Knifeworld - “The Unravelling”

Album

Knifeworld

Knifeworld - “The Unravelling”

Label: Inside Out Music

  • 5/5

Reviewed by Jordan Blum Jul 26, 2014

With its luscious timbres, berserk arrangements, skillful dynamics, and bold male/female vocal pairings, it’s damn near impossible not to be in awe of 'The Unravelling.'

Knifeworld is a group that I’d always meant to check out, as I’d heard a lot about their ingenious blend of psychedelia, jazz, chamber music, and progressive rock over the last few years. An eccentric English troupe led by guitarist/vocalist Kavus Torabi (Cardiacs, Chrome Hoof, Gong), they formed in 2009 and rose quickly to the spotlight with their debut, Buried Alone - Tales of Crushing Defeat. Since then, they’ve also created a few EPs. Admittedly, I’ve never heard any of those records, but I definitely will seek them out now, as their newest effort, The Unravelling, absolutely blew me away. In fact, rarely have I been so instantly and overwhelmingly impressed by new music before.

Described as “an eight song cycle shot through with existential angst, regret, and melancholy in an explosion of colour,” the disc is their first release as an official octet, as saxophonists Josh Perl and Nicki Maher just entered the fold. Torabi goes on to say that the disc “must go off like an atom bomb in your broken hearts – an atom bomb that will make a mockery of all you hold dear. An atom bomb of love.” That’s actually a fair description of it. With its luscious timbres, berserk arrangements, skillful dynamics, and bold male/female vocal pairings, comparisons to several superb artists, including Phideaux, King Bathmat, Gentle Giant, Frank Zappa, as well as the overall late ‘60s/early ‘70s Canterbury movement, are apt. It’s damn near impossible not to be in awe of The Unravelling.

“I Can Teach You How to Lose a Fight” begins sparsely, with a sophisticated rhythm and eccentric effects complementing vocalist Melanie Woods’ delicate melody. Soon after, though, Torabi’s ominous jazz fusion guitar lines, as well as the spastic horns and eerie chaos that unfold in the background, makes the track become very foreboding indeed. Timbres clash and seduce as the two singers exchange warnings and laments; it’s like a nightmarish take on a Phideaux gem, or like something Goblin would’ve lent to a Dario Argento soundtrack. It’s thoroughly fascinating, brave, and unique, as is “The Orphanage,” which acts as a sinister yet relatively simple interlude.

There’s an overall lighter attitude to “Send Him Seaworthy,” which, with its warm horns and more welcoming phrases, feels like some Camel or King Crimson might’ve crafted in the early ‘70s. It’s more accessible for sure, but it’s still quite adventurous and complex. Torabi’s voice is especially quirky here too, as he sounds like he was plucked out of a ‘60s Brit pop act, making the ensuring harmonies very rich. It also feels a bit like the calm before the storm, as the next selection, “Don’t Land on Me,” is probably the most schizophrenic and extraordinary entry on The Unravelling. It begins with a collage of robust instrumentation that’s simply hypnotic and awesome; it then gives way as the songwriting takes center stage, offering masterful dynamic changes with its peaceful passages. These juxtaposed approaches shift constantly as the duration progresses, making it an incredibly exciting, interesting, and daring affair. This piece alone should earn Knifeworld a lot of acclaim.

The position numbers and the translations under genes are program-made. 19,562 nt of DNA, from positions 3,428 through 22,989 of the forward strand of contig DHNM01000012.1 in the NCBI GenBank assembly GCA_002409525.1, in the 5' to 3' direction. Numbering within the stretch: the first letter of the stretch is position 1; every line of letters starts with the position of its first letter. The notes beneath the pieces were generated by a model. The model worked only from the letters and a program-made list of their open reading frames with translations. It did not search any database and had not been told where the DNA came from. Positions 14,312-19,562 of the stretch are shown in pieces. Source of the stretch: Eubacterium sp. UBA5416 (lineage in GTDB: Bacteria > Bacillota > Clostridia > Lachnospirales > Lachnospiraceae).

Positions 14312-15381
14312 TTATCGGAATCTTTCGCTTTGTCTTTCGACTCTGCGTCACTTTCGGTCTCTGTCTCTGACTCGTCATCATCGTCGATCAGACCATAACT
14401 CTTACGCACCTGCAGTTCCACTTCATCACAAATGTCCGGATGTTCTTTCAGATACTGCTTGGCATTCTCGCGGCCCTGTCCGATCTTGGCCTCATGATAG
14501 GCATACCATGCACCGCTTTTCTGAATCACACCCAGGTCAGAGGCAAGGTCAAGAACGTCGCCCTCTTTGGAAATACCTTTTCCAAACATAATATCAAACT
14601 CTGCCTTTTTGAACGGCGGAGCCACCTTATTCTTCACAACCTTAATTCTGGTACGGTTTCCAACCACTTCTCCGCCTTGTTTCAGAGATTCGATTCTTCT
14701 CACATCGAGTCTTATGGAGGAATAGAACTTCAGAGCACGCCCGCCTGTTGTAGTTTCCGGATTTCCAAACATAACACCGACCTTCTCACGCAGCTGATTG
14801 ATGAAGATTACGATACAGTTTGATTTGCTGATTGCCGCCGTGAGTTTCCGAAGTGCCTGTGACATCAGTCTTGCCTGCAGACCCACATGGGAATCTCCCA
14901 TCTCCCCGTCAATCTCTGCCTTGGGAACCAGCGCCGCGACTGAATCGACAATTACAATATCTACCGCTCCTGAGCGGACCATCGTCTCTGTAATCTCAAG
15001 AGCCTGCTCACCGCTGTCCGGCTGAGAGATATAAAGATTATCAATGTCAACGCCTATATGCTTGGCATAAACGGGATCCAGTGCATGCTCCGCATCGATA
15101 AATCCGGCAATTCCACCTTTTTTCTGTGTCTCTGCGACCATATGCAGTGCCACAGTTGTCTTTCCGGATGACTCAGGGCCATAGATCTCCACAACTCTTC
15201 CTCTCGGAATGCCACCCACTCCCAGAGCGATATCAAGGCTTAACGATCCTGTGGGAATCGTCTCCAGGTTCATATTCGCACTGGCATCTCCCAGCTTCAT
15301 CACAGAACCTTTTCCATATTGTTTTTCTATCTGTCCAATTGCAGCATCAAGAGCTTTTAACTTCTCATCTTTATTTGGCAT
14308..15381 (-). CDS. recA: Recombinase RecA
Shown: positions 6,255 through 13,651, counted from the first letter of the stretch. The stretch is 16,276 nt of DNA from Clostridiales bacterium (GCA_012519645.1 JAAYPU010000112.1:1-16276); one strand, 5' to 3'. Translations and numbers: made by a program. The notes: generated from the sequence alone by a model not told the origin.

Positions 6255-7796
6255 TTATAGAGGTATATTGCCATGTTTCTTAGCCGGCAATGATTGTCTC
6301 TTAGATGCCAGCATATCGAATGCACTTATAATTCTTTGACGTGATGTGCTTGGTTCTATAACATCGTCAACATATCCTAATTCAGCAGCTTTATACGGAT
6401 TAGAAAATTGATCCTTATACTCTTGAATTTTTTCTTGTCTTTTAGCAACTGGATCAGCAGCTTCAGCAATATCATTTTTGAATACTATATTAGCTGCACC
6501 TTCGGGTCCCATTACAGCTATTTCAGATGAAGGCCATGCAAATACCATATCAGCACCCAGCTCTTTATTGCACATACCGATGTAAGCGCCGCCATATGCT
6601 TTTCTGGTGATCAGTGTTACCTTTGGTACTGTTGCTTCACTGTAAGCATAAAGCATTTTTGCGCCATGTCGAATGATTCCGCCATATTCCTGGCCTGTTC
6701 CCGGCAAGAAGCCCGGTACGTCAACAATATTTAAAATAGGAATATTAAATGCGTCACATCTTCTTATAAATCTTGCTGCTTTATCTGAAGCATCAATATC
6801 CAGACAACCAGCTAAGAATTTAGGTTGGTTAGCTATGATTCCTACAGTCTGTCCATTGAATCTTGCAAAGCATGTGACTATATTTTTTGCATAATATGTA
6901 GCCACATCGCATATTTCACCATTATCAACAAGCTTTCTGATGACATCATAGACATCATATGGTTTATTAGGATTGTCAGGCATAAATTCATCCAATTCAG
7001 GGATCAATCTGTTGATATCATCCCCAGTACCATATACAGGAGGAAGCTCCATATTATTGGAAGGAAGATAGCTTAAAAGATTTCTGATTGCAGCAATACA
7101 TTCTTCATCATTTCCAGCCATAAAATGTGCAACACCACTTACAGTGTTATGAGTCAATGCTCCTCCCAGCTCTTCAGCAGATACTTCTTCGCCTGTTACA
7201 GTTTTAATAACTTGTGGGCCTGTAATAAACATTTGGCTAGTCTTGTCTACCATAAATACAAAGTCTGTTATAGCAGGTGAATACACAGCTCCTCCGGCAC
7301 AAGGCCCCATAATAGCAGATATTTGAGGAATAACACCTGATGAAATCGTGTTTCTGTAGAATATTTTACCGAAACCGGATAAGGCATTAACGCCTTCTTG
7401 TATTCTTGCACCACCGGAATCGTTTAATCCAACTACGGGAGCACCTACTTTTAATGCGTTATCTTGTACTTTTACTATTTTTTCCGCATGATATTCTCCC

The group’s peculiar lyrical content continues on “The Skulls We Buried Have Regrown Their Eyes” (just look at that title). Basically, it consists of Torabi reciting a creepy poem as saxophones contrast with other tones while a cyclical keyboard pattern (that evokes Gentle Giant with ease) leads the charge. The way the vivid instrumentation fluctuates as he speaks is utterly brilliant. “Destroy the World We Love” oozes bright psychedelic coatings as its central guitar riff provides the foundation for percussive majesty and various other shades of delight. It’s relatively serene and cheerful.


The album concludes with “I’m Hiding behind My Eyes,” a stunning finale that reaches Zappa-esque levels of intricacy as its regal brushstrokes unfold. There’s a wonderful balance of acoustic and electric instruments here, as acoustic guitars, horns, and pianos become entangled within the rock music footing. Of course, Torabi and Wood blend their voices together well with lovely melodies. There’s also a touch or two of Gryphon in the mix. Like every other track on here, every single moment of this masterwork is tremendously fearless, multifaceted, and luxurious. 

As you can tell, I love this album, mainly due to how distinctive, courageous, complex, catchy, and colorful it is. Because it combines so many dissimilar influences with a tremendous amount of originality, The Unravelling doesn’t really sound like anything else being made today, and that alone makes it remarkable. It doesn’t hurt that the songwriting, arrangements, and performances are top notch too. Really, albums like this demonstrate how special music can still be. I’m often very critical of how mundane, repetitious, uninspired, and just plain useless most popular music is, and so bands like Knifeworld feel like a true breath of fresh air. The Unravelling quickly became one of my favorite albums of the year, and I have no doubt that you’ll feel the same way once you experience it.

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